On the velodrome at the 1984 Summer Olympics in Los Angeles history was made. Racing for the United States, Nelson Vails won the silver medal in the sprint to become the first African-American cyclist to win an Olympic medal. And, it all happened on a Raleigh bicycle.
For decades, American cycling’s elite came from, well, the elite. They didn’t develop their Olympic-caliber talent by outsprinting garbage trucks and dodging aggressive taxi drivers. Then along came Vails. Hailing from the hard streets of Harlem, day after day – “The Cheetah,” Vails’ nickname – blasted his way through busy streets and dark alleys at his day job as a bike messenger. Night after night, he chased down the strongest riders he could find in Central Park. It’s this inspiration that helped bring to life a trio of new urban bikes Raleigh launched this week in celebration of Vails.
The collaborative fixed-gear bike project with Big Apple roots also includes the artwork of prolific NYC-based graffiti artist Zephyr, a childhood friend of Vails. A serious bike racer in his own right, Zephyr and Vails’ early years in Harlem and Manhattan come out graphically on the new Teaba, Back Alley, and Rush Hour bikes. Consider it a graphic tribute to two people who changed the game.
“It was great,” said Vails. “Zephyr and I were on the phone and the ideas just started popping up. Each of the symbols is a story from when we were kids in New York. This collaboration has been unbelievable, and the bikes are a special piece of history meshed with everyday functionality.”
“Having the opportunity to continue to work with Nelson and bring out his NYC roots with his childhood friend Zephyr was not only the perfect way to create this collection of bikes but also to expand the collaborative projects we are doing as a brand,” added Steve Westover, VP of marketing at Raleigh. “Our vision is to continue to create authentic collaborative work with artists and individuals that both fit the Raleigh brand and style of bike collections that resonate with our brand fans and consumers.”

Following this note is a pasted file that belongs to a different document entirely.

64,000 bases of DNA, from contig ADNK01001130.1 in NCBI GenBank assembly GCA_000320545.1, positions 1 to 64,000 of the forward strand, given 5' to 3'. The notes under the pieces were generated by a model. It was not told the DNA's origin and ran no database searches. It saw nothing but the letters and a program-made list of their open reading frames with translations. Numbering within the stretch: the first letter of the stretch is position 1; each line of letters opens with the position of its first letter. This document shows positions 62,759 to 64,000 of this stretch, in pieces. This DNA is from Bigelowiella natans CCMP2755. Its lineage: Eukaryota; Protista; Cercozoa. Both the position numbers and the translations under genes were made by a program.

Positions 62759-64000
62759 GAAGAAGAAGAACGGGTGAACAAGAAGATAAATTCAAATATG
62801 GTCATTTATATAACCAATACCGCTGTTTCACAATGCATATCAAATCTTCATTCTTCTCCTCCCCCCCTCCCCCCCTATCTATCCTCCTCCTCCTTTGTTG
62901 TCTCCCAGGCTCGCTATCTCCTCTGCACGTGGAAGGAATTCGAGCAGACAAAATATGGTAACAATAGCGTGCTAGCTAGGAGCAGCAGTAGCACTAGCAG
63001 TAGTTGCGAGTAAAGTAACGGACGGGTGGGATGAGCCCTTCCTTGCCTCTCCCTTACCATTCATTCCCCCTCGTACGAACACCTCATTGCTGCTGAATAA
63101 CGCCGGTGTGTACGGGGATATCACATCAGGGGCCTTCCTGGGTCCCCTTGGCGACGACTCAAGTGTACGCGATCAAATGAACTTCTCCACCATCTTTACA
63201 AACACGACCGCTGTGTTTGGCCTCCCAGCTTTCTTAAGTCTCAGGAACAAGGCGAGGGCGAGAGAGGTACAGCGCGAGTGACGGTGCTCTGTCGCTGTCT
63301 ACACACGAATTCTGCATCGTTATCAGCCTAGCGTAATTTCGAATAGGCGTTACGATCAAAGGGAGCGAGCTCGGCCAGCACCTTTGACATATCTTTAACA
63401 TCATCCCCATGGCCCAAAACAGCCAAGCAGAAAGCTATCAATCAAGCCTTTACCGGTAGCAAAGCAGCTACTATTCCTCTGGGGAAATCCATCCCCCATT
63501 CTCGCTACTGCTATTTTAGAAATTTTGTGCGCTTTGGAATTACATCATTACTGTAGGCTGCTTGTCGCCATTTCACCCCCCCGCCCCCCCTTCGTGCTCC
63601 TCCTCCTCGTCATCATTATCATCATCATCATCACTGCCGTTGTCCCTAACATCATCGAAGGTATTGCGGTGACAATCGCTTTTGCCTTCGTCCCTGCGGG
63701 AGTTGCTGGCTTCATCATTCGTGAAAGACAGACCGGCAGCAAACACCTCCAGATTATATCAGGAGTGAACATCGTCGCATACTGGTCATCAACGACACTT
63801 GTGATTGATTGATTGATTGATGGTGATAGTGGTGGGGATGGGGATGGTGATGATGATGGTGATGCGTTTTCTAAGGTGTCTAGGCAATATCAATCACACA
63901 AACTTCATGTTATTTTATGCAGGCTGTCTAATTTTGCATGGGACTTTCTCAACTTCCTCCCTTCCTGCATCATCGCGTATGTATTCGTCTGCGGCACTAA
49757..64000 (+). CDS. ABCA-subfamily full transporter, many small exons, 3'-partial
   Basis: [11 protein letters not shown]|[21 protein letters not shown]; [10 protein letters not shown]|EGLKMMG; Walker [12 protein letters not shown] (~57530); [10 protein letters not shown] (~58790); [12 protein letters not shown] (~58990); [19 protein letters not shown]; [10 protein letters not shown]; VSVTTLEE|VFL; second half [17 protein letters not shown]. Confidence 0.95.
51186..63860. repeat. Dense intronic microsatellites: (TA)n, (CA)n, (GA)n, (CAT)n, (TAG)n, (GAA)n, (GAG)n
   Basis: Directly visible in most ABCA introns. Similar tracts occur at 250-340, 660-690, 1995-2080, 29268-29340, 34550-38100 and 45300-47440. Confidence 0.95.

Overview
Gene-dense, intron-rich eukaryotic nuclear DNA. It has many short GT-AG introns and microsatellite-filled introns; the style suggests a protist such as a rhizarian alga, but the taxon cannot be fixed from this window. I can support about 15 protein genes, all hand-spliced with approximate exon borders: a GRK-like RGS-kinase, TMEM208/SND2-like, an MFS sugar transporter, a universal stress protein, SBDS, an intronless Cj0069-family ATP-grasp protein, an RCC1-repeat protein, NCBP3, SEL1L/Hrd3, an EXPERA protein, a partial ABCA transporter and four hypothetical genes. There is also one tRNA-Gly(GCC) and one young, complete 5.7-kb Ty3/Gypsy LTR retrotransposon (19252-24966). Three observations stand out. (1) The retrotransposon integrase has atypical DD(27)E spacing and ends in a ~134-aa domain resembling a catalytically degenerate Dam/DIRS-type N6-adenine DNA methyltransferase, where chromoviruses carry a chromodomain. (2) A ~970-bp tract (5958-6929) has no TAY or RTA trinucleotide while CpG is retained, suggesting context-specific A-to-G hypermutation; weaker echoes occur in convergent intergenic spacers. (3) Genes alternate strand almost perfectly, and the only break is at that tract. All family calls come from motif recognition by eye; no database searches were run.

Tapping into their past together with Raleigh steeds as the canvas, Zephyr and Vails have created three urban-focused gems that are as unique as what inspired them.
Teaba, Vails’ boyhood nickname and his namesake bike, is a modern take on the straight-up racing whips Vails pedaled to countless victories. Pairing a custom-shaped aluminum frameset with a lightweight carbon-fiber fork and a parts package picked by Vails himself, the fixed-gear, singlespeed Teaba is quick, thrilling, and strikingly-stylish. The ride also comes with bullhorn pursuit bars, toe clips, and extra brake levers and grips. The artwork on the frame features meaningful, original illustrations by Zephyr including Vails’ signature Converse Chuck Taylor sneakers, an iconic dime (what Vails used to call his messenger service for the location of his next job), the flags of the NYC checkered cab (which Vails grabbed bumpers to catch rides), the notorious TOGA bike shop (where messengers gathered), and Cat’s Paw Hill in Central Park (where Vails and the crew met to ride and skate), among others. MSRP: $1100.
The Back Alley
Designed for tackling the side-streets of the urban jungle, the Back Alley is a fixed-gear, singlespeed steel bike made with equal parts artistry and attitude. It features flat bars and puts the rider in a more upright riding position to spot and dodge obstacles ahead. The Back Alley boasts riser handlebars for wheelies and bunny hopping off curbs, BMX-style grips, steel tubular fork, and fixed-free capabilities (to run as a singlespeed or fixed-gear), as well as removable brake hardware/cable guides for a clean look. The bike’s graphics include similar artwork to The Teaba that draw from Vails’ life story. MSRP: $400.
The Rush Hour
Designed for beating traffic and mastering backstreets, the Rush Hour is a fixed-gear singlespeed steel bike with Satori track handlebars for a more aggressive road-riding position. The bike features a steel tubular fork, and fixed-free capabilities (to run as a singlespeed or fixed-gear), as well as removable brake hardware/cable guides. Zephyr’s graphics for the bike draw from Vails’ history as a bike messenger and pro cyclist, which accentuate what it feels like to ride the Rush Hour: pure fun. MSRP: $400.
“Hopefully, the images resonate with anyone, no matter how much they know about Nelson,” said Zephyr. “And, if they want to dig deeper and learn the backstories, they can. Like the number 10 is on the bike because Nelson is one of 10 children. And Six Degrees of Bacon is an inside joke because Nelson worked with Kevin Bacon in Quicksilver, that movie about bike messengers. This is a homage to Nelson, but if people just like these bikes because the bikes are cool, we’re good with that.”
Head to www.raleighusa.com to learn more.